Sore Throat? Here’s what to do

Sore throats can be painful, but they’re extremely common. Most people suffer from a sore throat at least two or three times a year. Most often, they’re a symptom of another illness – usually a virus such as a cold or flu or in some cases, bacterial infections. Both types of sore throats occur during the winter months when the incidence of respiratory disease is highest while strep throat occurs most often in autumn and spring. The good news is that a sore throat is easily treated! Our doctors talk us through the best way of treating the illness that doesn’t include a trip to your GP.


Sore throat? Here’s What to Do

Here, we have gathered some of our top tips to help you ease symptoms and promote healing.


Q. Help! I’ve a Sore Throat. What’s The Best Course of Action?

A. The trick is to commence treatment as soon as you feel a sore throat coming on – even if it wakes you from your sleep! There are several medicines available without prescription on an ‘over-the-counter’ (OTC) basis which, when started early, can ease symptoms and might just help avoid a visit to your doctor.


Q. What OTC Medicine Should I Use?

A. Treat with a TCP gargle – one part TCP solution should be diluted with five parts hot water. Then sip and gargle with it for 10 minutes. Don’t swallow the solution; just spit it out when you’re finished gargling it. This can be repeated every four to six hours until the sore throat eases.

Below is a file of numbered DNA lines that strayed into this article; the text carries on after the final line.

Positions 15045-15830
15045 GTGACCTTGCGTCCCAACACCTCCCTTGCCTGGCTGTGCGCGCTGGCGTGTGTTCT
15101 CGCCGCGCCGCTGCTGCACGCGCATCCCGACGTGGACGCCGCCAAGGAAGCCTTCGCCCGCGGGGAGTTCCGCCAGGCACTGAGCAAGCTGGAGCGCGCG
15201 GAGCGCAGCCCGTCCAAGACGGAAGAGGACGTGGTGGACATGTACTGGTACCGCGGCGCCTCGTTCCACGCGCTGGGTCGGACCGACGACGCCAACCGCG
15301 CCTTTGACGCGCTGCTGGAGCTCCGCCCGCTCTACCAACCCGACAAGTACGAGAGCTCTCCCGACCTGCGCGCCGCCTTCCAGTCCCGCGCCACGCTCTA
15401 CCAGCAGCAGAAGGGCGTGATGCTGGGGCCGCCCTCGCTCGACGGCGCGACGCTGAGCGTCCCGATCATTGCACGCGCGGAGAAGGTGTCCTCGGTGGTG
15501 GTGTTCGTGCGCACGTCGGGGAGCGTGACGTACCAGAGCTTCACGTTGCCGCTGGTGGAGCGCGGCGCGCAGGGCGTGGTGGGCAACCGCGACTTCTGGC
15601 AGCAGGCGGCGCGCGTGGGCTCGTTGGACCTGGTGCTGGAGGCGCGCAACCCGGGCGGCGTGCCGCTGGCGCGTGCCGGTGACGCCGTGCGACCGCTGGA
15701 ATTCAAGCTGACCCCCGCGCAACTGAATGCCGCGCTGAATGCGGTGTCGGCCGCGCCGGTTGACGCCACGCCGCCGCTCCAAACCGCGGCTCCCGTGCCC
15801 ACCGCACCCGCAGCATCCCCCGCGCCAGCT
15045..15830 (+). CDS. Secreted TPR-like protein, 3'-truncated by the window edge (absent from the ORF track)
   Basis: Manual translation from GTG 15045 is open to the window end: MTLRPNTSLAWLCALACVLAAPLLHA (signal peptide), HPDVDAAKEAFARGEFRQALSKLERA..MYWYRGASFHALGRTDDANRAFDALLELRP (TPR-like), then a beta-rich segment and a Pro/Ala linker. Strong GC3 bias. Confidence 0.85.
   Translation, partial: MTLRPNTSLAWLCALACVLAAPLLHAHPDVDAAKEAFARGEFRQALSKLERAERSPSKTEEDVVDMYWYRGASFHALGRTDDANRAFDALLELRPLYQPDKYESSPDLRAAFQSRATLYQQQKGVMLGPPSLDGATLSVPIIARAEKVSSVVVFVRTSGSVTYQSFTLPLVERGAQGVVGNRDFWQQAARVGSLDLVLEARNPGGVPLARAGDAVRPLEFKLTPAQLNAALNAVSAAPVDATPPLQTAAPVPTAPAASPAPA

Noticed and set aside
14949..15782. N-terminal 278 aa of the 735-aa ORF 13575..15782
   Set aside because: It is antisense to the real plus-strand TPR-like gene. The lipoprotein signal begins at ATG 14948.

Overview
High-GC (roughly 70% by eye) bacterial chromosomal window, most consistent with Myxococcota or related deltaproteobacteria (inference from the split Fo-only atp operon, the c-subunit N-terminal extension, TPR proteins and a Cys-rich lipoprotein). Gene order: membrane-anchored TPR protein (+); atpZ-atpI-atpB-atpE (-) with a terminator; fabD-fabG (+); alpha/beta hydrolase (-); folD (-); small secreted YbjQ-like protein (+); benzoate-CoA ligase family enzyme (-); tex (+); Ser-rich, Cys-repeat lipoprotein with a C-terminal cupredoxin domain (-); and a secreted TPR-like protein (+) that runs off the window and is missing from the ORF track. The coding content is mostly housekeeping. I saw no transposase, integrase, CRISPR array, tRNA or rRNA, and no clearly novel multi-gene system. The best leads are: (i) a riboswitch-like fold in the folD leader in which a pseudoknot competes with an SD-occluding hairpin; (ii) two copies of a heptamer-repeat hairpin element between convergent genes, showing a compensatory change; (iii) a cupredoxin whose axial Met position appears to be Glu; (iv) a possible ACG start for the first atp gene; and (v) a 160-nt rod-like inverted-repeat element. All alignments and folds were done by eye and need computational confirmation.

Q. I’ve Trie Gargling and My Throat Still Hurts a Bit.

A. You can also try either regular paracetamol (that is 2 x 500mg tablets) every four to six hours or 2 x 200mg tablets of ibuprofen every eight hours. This helps keep a fever under control and can help ease the pain from the sore throat. Also, you can try some Strepsils Plus Throat spray which is very useful to numb a sore throat when you want to eat or take fluids.


Q. Any Other Tips?

A. Fever usually accompanies a sore throat, therefore you lose more fluids and so become relatively dehydrated. Ensure you increase your fluid intake to compensate for this (drinking fluids also helps to ease associated muscle pains and headaches).

These measures need to be continued regularly for three to four days. If symptoms get worse, particularly if you cannot swallow your saliva, then you must seek medical attention. You can speak to an Irish-registered GP from the comfort of your own home with our convenient Online Video Consultation service.